the Ministry of Meekness

Continuing to read Life Together by Dietrich Bonhoeffer, we arrive on pages 95-97 at his description of the ministry of meekness that Christians owe to one another:

Only he who lives by the forgiveness of his sin in Jesus Christ will rightly think little of himself. He will know that his own wisdom reached the end of its tether when Jesus forgave him. He remembers the ambition of the first man who wanted to know what is good and evil and perished in his wisdom……Because the Christian can no longer fancy that he is wise he will also have no high opinion of his own schemes and plans. He will know that it is good for his own will to be broken in the encounter with his neighbor. He will be ready to consider his neighbor’s will more important and urgent than his own.
……
Finally, one extreme thing must be said. To forego self-conceit and to associate with the lowly means, in all soberness and without mincing the matter, to consider oneself the greatest of sinners. This arouses all the resistance of the natural man, but also that of the self-confident Christian…..There can be no genuine acknowledgment of sin that does not lead to this extremity. If my sinfulness appears to me to be in any way smaller or less detestable in comparison with the sins of others, I am still not recognizing my sinfulness at all. My sin is of necessity the worst, the most grievous, the most reprehensible. Brotherly love will find any number of extenuations for the sins of others; only for my sin is there no apology whatsoever. Therefore my sin is the worst. He who would serve his brother in the fellowship must sink all the way down to these depths of humility.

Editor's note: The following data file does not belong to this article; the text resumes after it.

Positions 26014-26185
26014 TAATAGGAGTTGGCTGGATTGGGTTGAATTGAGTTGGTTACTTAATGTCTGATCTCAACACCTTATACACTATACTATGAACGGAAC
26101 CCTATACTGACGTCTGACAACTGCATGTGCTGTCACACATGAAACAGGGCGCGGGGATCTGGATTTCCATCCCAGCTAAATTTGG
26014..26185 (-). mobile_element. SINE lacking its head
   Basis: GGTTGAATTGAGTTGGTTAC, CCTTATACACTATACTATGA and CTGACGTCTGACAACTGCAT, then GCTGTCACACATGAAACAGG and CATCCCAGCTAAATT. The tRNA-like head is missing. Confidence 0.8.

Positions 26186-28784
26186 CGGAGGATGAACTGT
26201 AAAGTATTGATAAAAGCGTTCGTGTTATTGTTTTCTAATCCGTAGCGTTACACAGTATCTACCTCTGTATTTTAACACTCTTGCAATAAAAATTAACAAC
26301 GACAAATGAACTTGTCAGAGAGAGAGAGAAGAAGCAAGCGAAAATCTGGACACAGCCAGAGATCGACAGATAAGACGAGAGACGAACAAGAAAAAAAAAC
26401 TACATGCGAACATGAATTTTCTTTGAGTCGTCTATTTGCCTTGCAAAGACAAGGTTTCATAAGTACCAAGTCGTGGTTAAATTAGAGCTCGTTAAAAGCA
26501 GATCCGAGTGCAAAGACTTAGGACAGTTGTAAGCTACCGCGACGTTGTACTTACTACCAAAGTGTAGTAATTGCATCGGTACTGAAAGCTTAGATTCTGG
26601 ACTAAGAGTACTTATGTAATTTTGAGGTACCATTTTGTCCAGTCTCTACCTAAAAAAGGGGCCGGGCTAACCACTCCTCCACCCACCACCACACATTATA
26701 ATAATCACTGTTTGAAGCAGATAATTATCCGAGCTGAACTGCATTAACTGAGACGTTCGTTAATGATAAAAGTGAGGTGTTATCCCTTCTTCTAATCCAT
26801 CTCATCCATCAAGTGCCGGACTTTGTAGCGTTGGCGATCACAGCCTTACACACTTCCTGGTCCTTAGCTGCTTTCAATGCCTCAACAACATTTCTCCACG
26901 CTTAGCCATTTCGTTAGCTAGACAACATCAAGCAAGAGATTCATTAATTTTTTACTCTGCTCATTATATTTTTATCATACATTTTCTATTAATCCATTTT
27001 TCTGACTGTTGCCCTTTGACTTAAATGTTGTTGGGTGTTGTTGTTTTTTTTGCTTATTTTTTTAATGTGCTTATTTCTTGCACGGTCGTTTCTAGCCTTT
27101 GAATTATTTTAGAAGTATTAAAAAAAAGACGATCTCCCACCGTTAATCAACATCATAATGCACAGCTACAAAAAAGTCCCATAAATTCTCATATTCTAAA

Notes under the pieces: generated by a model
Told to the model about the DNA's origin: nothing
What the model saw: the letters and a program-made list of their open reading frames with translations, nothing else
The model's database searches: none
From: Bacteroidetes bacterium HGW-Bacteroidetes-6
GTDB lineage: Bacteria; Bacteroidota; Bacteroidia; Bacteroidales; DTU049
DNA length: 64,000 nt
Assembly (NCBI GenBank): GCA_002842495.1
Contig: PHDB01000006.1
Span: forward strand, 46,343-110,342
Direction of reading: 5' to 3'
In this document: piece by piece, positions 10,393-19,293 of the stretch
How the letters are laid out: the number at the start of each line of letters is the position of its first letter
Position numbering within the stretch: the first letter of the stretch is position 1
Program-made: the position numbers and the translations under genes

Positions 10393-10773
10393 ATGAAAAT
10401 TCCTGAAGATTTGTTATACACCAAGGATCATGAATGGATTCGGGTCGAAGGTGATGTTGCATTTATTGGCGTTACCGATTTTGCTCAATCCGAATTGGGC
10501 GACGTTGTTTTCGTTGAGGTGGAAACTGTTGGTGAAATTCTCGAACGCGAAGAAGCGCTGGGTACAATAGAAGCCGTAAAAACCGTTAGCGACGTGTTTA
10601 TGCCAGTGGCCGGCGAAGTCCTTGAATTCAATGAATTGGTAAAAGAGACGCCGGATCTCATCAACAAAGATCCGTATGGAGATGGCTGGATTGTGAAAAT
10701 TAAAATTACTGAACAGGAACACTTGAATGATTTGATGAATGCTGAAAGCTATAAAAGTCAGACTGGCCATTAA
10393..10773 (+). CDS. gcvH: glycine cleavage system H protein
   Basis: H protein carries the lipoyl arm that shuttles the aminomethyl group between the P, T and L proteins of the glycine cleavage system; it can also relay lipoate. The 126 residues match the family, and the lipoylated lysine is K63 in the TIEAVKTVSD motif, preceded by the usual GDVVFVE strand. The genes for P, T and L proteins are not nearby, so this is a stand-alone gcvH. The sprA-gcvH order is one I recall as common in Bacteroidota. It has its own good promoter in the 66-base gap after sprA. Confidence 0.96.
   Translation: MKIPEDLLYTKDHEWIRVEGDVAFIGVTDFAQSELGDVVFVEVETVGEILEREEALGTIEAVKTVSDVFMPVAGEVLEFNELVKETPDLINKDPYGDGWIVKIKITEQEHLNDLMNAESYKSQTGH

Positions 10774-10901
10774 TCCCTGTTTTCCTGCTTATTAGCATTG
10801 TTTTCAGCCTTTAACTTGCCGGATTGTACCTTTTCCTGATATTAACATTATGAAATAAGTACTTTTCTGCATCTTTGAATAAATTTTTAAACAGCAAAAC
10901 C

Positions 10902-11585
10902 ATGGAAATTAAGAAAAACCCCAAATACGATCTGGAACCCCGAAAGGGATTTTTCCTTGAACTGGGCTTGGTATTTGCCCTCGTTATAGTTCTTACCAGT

emphasis added

compare this to Jesus speaking to his disciples in Mark 10:

42 q And Jesus called them to him and said to them, “You know that those who are considered rulers of the Gentiles r lord it over them, and their great ones exercise authority over them. 43 But s it shall not be so among you. But whoever would be great among you must be your servant, [4] 44 and whoever would be first among you must be t slave [5]of all. 45 For even the Son of Man came not to be served but u to serve, and v to give his life as a ransom for w many.”

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3 Responses

  1. Does “brotherly love” extend to non-believers? I’m having the hardest time of my life. What is coming out is all filtered through my frontal lobe but the stuff on the inside is spewing. I know pride is at the root of my problem. I just don’t know how to yank the root up.

  2. No. Brotherly love is for brothers and sisters in Christ.

    Neighbor love, on the other hand is for everybody.

    “You shall love the Lord your God with all your heart and with all your soul and with all your strength and with all your mind, and your neighbor as yourself.”

    “who is my neighbor?” any and every stranger beat up on the side of the road.

    Neighbor love is harder. Brotherly love is our calling card to the world.

  3. I guess I’m in the clear, then, because I don’t like myself very much either. How does that fit with pride? Idk.

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